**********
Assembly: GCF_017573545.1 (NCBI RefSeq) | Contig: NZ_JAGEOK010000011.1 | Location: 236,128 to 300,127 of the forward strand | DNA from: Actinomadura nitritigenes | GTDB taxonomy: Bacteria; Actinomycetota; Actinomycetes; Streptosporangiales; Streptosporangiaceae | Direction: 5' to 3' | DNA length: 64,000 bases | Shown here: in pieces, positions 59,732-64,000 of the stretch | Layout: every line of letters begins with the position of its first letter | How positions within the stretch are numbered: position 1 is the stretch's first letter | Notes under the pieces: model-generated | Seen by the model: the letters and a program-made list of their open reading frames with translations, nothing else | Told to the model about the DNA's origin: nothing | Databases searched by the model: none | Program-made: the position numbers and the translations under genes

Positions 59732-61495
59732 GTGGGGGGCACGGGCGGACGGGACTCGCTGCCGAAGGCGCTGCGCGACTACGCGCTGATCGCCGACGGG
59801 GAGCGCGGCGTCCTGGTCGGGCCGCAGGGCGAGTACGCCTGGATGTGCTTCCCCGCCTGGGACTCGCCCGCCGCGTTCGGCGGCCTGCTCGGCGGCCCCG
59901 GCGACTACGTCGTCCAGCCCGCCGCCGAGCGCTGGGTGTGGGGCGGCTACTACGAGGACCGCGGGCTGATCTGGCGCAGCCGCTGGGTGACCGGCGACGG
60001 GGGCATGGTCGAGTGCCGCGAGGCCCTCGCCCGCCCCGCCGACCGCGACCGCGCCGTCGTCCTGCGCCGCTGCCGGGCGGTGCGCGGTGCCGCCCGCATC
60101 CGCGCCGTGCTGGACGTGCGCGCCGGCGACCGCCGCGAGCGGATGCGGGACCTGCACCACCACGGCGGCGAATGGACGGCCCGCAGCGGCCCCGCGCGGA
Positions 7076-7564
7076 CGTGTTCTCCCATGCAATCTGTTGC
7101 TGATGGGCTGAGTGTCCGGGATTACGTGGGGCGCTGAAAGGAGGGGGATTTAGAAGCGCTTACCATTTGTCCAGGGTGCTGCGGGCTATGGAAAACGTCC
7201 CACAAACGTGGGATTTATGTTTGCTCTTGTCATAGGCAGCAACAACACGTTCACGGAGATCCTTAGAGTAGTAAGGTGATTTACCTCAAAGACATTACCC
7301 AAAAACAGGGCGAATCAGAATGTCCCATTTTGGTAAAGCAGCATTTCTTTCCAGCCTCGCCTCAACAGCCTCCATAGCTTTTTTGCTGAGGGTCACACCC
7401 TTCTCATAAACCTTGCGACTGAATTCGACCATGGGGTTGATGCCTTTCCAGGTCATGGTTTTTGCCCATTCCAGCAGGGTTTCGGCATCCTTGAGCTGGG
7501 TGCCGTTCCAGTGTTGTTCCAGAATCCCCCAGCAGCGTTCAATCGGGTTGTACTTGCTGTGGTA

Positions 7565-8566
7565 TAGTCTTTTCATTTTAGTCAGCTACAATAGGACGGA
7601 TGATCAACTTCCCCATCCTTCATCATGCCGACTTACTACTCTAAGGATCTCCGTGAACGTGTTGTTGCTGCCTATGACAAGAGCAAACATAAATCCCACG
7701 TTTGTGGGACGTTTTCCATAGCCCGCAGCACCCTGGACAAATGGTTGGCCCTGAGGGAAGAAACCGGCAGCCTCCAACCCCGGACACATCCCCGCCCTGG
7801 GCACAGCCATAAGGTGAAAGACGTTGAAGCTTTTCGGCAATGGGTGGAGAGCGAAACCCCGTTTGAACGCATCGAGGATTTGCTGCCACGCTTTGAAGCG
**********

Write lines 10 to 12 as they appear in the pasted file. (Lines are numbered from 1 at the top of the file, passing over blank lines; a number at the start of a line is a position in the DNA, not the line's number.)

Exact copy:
7101 TGATGGGCTGAGTGTCCGGGATTACGTGGGGCGCTGAAAGGAGGGGGATTTAGAAGCGCTTACCATTTGTCCAGGGTGCTGCGGGCTATGGAAAACGTCC
7201 CACAAACGTGGGATTTATGTTTGCTCTTGTCATAGGCAGCAACAACACGTTCACGGAGATCCTTAGAGTAGTAAGGTGATTTACCTCAAAGACATTACCC
7301 AAAAACAGGGCGAATCAGAATGTCCCATTTTGGTAAAGCAGCATTTCTTTCCAGCCTCGCCTCAACAGCCTCCATAGCTTTTTTGCTGAGGGTCACACCC